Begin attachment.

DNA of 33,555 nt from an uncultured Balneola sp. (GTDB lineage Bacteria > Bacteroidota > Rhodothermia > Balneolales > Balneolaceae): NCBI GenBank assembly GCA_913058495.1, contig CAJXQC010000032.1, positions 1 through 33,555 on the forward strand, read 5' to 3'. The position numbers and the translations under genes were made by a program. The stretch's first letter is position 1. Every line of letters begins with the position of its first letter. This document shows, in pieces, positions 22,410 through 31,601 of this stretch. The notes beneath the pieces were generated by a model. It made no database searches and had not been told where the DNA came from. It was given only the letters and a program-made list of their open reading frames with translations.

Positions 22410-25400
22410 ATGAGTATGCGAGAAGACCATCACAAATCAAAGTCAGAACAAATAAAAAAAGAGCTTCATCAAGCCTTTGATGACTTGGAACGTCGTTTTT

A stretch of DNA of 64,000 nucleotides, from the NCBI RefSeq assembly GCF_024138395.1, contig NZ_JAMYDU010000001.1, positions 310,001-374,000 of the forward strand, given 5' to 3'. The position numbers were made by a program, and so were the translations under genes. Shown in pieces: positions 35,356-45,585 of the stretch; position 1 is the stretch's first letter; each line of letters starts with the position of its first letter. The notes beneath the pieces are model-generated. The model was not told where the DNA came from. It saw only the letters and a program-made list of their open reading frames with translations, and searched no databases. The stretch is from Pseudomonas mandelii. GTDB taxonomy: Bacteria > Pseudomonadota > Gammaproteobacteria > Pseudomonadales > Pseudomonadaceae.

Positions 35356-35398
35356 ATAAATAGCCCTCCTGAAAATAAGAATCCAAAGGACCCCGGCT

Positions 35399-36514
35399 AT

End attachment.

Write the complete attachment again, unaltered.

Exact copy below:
DNA of 33,555 nt from an uncultured Balneola sp. (GTDB lineage Bacteria > Bacteroidota > Rhodothermia > Balneolales > Balneolaceae): NCBI GenBank assembly GCA_913058495.1, contig CAJXQC010000032.1, positions 1 through 33,555 on the forward strand, read 5' to 3'. The position numbers and the translations under genes were made by a program. The stretch's first letter is position 1. Every line of letters begins with the position of its first letter. This document shows, in pieces, positions 22,410 through 31,601 of this stretch. The notes beneath the pieces were generated by a model. It made no database searches and had not been told where the DNA came from. It was given only the letters and a program-made list of their open reading frames with translations.

Positions 22410-25400
22410 ATGAGTATGCGAGAAGACCATCACAAATCAAAGTCAGAACAAATAAAAAAAGAGCTTCATCAAGCCTTTGATGACTTGGAACGTCGTTTTT

A stretch of DNA of 64,000 nucleotides, from the NCBI RefSeq assembly GCF_024138395.1, contig NZ_JAMYDU010000001.1, positions 310,001-374,000 of the forward strand, given 5' to 3'. The position numbers were made by a program, and so were the translations under genes. Shown in pieces: positions 35,356-45,585 of the stretch; position 1 is the stretch's first letter; each line of letters starts with the position of its first letter. The notes beneath the pieces are model-generated. The model was not told where the DNA came from. It saw only the letters and a program-made list of their open reading frames with translations, and searched no databases. The stretch is from Pseudomonas mandelii. GTDB taxonomy: Bacteria > Pseudomonadota > Gammaproteobacteria > Pseudomonadales > Pseudomonadaceae.

Positions 35356-35398
35356 ATAAATAGCCCTCCTGAAAATAAGAATCCAAAGGACCCCGGCT

Positions 35399-36514
35399 AT